A lot has happened since the series was released this past summer–in particular there’s been a lot of talk about DACA: Deferred Action for Childhood Arrivals. The program has protected thousands of undocumented people from deportation since 2012. But recently the Trump Administration announced it would phase out DACA in March 2018. I wanted to see what the recent news means for Eddy Arias, the subject of Episode 1.
Eddy Arias: The only weapon that I have is my voice. And if that’s the only weapon that I have then I have to use it.
Will Coley: You’re listening to Indefensible: stories of people resisting deportation. I’m Will Coley and this is a podcast extra. A lot of happened since the series was released this past summer, in particular there’s been a lot of talk about DACA: Deferred Action for Childhood Arrivals. The program has protected thousands of undocumented people from deportation but recently the Trump Administration announced it would phase out DACA in March 2018. So I’m reconnecting with Eddy Arias who told his story in episode one of the series. He’s a “Dreamer”: a young undocumented immigrant who came to the States as a child and grew up acculturated and educated in the U.S.
WC: Eddie How’s it going?
EA: Oh it’s going great Will. Thank you so much for having me.
WC: Yeah, so what are you up to these days?
EA: I’ve just been working at for a city council member. When people have had a very long standing issue and they have not been able to fix it, then they contact me. They contact the you know the council member directly and then I help them with whatever issue they may have. Because of DACA, I am able to help people. I’m able to help American citizens.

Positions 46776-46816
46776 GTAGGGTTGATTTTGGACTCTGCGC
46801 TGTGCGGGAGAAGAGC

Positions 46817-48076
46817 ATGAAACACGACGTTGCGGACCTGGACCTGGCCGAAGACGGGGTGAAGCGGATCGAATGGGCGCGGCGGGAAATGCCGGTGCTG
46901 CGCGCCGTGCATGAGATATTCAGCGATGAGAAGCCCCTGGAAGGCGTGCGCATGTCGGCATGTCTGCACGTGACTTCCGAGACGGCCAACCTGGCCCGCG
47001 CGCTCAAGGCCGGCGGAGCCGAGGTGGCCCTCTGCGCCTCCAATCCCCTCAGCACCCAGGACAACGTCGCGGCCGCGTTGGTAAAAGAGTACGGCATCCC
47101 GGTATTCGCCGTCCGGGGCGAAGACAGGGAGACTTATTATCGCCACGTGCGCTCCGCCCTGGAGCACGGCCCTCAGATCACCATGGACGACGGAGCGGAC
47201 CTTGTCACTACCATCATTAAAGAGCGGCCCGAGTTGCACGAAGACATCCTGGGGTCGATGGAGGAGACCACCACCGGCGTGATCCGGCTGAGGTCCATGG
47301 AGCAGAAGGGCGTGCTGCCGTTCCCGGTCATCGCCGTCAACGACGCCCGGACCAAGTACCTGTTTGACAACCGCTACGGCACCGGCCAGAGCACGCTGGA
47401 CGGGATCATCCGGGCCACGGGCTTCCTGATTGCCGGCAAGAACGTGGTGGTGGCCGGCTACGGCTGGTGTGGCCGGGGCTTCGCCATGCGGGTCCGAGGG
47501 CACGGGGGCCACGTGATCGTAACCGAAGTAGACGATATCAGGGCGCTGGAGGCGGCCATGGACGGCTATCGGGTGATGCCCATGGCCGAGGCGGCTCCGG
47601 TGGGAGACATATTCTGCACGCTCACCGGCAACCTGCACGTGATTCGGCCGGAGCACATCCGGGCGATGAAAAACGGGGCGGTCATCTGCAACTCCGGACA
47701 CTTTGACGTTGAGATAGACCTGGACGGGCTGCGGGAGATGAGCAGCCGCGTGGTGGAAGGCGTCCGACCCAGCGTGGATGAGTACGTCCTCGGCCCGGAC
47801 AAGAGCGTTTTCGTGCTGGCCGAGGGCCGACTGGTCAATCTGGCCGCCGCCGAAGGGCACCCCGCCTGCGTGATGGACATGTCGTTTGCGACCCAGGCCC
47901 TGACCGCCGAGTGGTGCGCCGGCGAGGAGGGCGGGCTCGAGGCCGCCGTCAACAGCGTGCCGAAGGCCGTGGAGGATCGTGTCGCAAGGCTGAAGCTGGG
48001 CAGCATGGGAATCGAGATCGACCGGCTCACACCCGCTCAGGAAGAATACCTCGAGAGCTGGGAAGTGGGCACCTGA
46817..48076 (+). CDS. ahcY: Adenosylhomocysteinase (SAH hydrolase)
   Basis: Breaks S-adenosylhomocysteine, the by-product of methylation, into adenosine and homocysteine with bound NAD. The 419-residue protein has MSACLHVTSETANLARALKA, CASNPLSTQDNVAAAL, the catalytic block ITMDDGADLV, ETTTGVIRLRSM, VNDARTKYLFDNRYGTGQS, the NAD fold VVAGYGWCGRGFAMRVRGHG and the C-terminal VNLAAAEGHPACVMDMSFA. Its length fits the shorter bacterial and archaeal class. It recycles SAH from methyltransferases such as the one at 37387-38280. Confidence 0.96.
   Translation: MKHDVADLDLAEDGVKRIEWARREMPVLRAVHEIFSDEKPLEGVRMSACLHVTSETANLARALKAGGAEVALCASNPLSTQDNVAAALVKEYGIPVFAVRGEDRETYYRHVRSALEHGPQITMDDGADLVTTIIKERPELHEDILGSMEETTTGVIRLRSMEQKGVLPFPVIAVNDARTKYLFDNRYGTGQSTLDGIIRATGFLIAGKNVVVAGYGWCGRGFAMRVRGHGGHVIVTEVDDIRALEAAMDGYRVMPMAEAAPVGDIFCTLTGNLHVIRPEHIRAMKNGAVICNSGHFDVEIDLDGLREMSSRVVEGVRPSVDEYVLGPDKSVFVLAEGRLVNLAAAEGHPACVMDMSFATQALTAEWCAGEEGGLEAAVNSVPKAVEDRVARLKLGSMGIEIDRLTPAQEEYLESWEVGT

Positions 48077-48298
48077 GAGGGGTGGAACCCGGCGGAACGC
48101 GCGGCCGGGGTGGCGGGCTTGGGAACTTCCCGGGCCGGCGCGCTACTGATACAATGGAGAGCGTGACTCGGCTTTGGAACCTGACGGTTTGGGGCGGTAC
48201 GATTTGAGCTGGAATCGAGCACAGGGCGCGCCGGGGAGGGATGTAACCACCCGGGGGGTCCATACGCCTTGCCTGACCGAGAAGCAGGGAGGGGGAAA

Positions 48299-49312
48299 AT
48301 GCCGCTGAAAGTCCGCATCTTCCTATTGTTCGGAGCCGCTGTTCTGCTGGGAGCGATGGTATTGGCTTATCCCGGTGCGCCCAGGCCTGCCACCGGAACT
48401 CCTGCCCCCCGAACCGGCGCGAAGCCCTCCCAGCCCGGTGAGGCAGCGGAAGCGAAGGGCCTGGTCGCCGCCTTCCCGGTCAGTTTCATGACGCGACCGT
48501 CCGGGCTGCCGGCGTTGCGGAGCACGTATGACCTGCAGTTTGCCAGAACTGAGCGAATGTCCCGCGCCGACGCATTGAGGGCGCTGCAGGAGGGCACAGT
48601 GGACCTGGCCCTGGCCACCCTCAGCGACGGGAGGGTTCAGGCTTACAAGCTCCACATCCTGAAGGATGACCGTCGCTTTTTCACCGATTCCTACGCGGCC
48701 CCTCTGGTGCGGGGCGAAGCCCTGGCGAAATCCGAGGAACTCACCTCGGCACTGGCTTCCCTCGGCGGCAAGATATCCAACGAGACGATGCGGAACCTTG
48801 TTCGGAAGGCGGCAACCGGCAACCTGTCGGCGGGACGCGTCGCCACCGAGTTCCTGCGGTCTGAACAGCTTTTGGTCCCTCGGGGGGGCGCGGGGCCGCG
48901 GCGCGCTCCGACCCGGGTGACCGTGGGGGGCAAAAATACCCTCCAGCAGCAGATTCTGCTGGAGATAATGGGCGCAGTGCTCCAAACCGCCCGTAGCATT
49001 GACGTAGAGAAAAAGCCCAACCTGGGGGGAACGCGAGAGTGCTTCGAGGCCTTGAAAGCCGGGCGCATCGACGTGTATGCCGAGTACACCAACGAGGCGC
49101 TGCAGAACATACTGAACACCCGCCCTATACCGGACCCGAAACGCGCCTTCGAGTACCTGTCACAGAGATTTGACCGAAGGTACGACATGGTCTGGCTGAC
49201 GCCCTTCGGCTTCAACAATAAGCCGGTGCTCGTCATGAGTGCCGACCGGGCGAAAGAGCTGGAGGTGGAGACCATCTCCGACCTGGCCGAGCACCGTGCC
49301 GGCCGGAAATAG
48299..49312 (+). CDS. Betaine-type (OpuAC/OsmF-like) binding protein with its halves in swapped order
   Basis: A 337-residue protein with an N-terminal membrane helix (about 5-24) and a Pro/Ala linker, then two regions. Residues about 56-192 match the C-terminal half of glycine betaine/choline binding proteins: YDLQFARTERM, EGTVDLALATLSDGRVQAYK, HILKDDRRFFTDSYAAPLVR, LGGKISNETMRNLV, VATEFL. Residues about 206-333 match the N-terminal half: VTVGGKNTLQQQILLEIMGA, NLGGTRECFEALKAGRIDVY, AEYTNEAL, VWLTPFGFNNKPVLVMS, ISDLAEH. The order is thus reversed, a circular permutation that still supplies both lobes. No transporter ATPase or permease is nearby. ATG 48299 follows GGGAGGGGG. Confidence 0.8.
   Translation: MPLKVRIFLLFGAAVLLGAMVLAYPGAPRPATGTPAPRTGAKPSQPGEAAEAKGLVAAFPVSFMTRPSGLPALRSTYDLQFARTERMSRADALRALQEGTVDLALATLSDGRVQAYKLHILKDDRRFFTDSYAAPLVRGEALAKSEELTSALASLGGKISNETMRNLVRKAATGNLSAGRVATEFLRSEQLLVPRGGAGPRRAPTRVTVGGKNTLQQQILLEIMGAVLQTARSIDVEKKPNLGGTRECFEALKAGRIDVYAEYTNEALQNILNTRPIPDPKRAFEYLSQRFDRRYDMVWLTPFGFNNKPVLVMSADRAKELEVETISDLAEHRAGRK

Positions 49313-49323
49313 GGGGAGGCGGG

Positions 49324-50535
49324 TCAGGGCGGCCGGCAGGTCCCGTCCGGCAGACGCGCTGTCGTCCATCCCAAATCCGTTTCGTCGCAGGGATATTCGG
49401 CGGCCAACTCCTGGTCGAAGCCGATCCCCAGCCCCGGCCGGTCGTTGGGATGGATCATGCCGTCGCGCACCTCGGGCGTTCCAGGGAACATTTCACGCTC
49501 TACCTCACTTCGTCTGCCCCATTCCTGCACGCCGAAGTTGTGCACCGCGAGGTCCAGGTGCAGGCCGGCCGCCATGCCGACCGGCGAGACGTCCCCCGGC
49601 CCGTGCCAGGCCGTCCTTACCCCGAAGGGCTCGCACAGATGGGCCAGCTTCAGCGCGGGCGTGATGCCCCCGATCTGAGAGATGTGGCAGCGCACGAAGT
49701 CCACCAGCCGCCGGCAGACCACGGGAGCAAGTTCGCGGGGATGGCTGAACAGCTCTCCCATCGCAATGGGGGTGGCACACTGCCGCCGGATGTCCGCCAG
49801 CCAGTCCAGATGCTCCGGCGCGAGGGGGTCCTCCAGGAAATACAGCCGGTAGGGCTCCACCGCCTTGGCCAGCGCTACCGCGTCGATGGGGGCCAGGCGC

WC: In September Attorney General Jeff Sessions rescinded DACA: the Deferred Action for Childhood Arrivals program. So what does this mean for you?
EA: Right now feel like I’m in a limbo again because when Attorney General Sessions, you know, announced the end of DACA, he didn’t pretty much provided any other relief options for us Dreamers. So my work permit expires in August. So I don’t know if at this point in time my employer may just tell me you know to leave because my work permit will be expiring, including my driver’s license and any other form of ID that was given because of DACA.
WC: Wait, you’re telling me that after August 2018, your work permit and driver’s license are going to be expiring. So right now you have no idea what’s going to happen to you in the future? Is that what you’re saying?
EA: Correct. I feel like I’m going back, one step back, to being in the shadows because that was my reality before DACA. You know, I didn’t have a driver’s license. I didn’t have any form of government ID. All I had was a Mexican passport to identify. So…I don’t know what’s going to happen. I do hope that Congress does it get it together so they can pass the Dream Act, and hopefully a clean Dream Act and that’s what we would like to see.
WC: I’ve read that Congress is supposed to be figuring out a more permanent solution for Dreamers. Can you tell us more about that?
EA: Yes, so right now I mean, just just like always, you know Congress works in a quid pro quo way. So a lot of Democrats in the House want to bring the DREAM Act to the floor and vote on it. Some Republicans in Congress do not want that … of course they want to more provisions to this proposition. Therefore they want to add more agents to the border, right because …
WC: That’s what I’ve heard is that some Republicans in Congress, they want to criminalize more people, they want to deport more people and they want to make the border even more militarized and that’s part of the problem, if they want to add all this stuff to the Dream Act before they vote on it.